Friday, September 18, 2009

On an Argument about Atheistic Naturalism

I am somewhat puzzled by a recent post by Barry Arrington at "Uncommon Descent," which I came across through John Pieret's Thoughts in a Haystack. It lays out something like this argument:

(1) Atheistic naturalism is true. (assumption)
(2) One can’t infer an "ought" from an "is." (assumption)
(3) All that is is the natural world, and the natural world is all there is. (from 1)
(4) There is nothing in the natural world from which we can infer an "ought." (from 2 and 3)
(5) For any action, there is nothing from which one can infer that one ought to refrain from performing that action. (from 4 and 3)
(6) For any action, it is permissible if and only if it’s not the case that one ought to refrain from performing that action. (assumption)
(7) For any action, it’s permissible to perform that action. (from 5 and 6)

No one should actually accept (2) in an unqualified form; the original Humean reasons for the maxim don't justify an unqualified form, and neither, I think, do open question arguments; whereas there is excellent reason to think that an unqualified version of it should be rejected. But one can reasonably set this aside; (2) is widely accepted, and there are probably quite a few people who would indeed take it in an unrestricted way, not having thought the matter through. I still have two puzzles about this argument.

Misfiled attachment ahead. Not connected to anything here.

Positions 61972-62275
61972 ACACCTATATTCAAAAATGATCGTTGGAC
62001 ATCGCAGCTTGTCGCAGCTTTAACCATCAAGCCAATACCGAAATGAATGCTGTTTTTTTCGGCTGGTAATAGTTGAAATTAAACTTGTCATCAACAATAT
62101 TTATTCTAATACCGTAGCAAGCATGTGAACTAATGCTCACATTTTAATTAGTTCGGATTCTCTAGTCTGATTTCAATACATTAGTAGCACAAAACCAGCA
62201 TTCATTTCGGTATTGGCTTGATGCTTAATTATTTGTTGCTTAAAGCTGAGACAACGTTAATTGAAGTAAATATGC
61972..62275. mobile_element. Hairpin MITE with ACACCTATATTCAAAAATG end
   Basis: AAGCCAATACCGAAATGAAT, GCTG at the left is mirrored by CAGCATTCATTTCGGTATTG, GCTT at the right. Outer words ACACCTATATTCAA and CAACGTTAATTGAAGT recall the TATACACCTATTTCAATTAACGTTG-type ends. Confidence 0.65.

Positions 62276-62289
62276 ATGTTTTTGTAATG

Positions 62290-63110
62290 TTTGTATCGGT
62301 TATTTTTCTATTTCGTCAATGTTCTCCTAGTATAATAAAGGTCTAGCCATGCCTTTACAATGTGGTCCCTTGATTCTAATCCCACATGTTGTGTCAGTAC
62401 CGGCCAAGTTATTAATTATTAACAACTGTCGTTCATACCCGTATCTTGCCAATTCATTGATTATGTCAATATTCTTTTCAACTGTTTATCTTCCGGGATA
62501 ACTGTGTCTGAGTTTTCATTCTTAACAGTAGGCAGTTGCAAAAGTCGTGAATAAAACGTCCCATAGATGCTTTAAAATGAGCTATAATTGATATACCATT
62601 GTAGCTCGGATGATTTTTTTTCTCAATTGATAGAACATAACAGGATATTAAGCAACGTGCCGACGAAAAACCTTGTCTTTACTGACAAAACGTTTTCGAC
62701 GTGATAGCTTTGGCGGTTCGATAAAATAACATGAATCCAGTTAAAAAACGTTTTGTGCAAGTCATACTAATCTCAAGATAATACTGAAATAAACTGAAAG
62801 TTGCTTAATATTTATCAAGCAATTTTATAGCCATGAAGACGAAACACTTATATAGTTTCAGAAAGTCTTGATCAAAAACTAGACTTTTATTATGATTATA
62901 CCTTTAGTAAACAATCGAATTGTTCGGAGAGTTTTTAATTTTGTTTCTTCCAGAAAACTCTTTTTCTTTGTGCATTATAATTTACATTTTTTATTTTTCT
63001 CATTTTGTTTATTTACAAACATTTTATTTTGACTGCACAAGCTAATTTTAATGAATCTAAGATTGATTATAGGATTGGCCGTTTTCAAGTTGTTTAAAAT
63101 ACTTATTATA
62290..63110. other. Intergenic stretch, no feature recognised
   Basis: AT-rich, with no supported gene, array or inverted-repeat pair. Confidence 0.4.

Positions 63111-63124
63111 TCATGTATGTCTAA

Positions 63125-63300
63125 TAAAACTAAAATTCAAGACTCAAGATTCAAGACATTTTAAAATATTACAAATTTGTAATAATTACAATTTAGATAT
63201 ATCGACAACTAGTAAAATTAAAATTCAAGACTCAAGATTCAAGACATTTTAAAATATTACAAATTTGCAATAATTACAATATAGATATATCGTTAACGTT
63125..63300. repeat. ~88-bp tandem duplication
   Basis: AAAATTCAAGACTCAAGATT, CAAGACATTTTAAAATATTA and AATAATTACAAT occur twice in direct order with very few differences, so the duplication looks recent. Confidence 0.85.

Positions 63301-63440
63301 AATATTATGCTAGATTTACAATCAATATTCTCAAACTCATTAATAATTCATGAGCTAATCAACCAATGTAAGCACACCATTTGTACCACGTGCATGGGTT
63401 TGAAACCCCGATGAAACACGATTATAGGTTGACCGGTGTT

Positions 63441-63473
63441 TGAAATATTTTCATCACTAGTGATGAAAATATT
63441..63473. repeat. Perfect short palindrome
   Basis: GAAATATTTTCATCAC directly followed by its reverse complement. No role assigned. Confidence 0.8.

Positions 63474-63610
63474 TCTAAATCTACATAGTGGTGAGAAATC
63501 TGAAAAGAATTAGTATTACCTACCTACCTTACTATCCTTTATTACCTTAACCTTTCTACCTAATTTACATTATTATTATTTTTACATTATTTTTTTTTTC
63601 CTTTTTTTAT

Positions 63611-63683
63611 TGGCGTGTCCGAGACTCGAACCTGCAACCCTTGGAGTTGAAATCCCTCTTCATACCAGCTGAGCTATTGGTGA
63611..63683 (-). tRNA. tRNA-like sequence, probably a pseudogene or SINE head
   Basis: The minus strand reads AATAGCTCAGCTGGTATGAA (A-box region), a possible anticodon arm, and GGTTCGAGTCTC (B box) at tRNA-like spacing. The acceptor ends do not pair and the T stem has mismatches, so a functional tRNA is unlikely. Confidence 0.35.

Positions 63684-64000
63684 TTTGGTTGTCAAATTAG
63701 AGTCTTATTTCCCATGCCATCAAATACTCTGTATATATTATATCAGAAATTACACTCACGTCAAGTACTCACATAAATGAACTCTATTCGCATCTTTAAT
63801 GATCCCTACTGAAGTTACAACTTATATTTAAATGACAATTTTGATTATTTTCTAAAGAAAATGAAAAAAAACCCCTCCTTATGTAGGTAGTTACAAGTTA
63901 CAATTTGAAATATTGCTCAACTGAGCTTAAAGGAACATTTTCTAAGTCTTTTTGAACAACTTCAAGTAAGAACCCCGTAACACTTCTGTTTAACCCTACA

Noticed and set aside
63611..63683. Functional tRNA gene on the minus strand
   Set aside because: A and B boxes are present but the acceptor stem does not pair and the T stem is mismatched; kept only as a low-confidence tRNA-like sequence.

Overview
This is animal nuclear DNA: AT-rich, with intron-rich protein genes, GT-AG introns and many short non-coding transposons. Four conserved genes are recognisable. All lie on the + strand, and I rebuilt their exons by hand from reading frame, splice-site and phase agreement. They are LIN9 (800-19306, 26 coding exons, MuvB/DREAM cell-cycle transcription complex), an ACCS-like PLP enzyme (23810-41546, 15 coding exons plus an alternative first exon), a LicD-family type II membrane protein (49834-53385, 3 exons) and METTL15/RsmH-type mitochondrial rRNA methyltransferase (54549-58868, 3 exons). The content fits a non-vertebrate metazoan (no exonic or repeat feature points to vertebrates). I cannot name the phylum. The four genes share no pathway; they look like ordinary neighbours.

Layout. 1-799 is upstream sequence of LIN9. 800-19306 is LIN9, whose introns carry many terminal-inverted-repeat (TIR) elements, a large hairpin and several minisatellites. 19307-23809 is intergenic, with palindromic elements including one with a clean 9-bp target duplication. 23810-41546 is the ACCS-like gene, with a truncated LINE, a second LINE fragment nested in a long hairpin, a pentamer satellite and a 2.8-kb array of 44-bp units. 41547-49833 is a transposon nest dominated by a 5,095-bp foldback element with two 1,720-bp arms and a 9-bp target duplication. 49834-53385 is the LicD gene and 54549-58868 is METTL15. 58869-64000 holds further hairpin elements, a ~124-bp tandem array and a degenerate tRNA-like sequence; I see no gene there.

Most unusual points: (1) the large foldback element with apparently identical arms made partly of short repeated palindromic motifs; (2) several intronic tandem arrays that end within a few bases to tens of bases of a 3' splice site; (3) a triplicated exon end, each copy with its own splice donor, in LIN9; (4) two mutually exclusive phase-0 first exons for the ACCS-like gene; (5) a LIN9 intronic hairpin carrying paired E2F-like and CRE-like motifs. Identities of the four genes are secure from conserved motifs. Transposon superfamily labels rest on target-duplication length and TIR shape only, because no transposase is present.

Puzzle 1: I can see no plausible reading of (1), or even (3), that makes it impossible for "the natural world" to include some fairly straightforward oughts, even if they are taken as primitives. For instance, most atheistic naturalists, I take it, would accept the view that there are obvious conditional oughts identifying optimal strategies for dealing with various problems: If you want to survive, you ought to do this; you ought to do that in order to minimize the possibility of harm to yourself and your kin. If each of these is taken as an 'is', then the argument really amounts to a reductio ad absurdum of (2), since each would then be an 'is' from which 'oughts' can obviously be inferred (If you want to eat ice cream, you ought to go to the ice cream shop; you want to eat ice cream; therefore you ought to go to the ice cream shop.) You've proven that atheistic naturalists (and, indeed, everyone else) should not accept (2), which is not obviously required by atheistic naturalism itself. If you take the other option and classify each of them as an 'ought', though, then there seems no reason why atheistic naturalism would rule all oughts out as part of the natural world. But if atheistic naturalism doesn't rule them out, then all the argument says is that you can't infer what you ought to refrain from doing from that part of the natural world that is classified under 'is'; it still leaves entirely open inferring it from that part of the natural world that is classified under 'ought'. The atheistic naturalist would escape through the loophole.

Puzzle 2: Suppose, however, you were to rework the argument so as to clarify Puzzle 1. There is still another puzzle. (5) and (6) don't give you (7). What they do give you is this: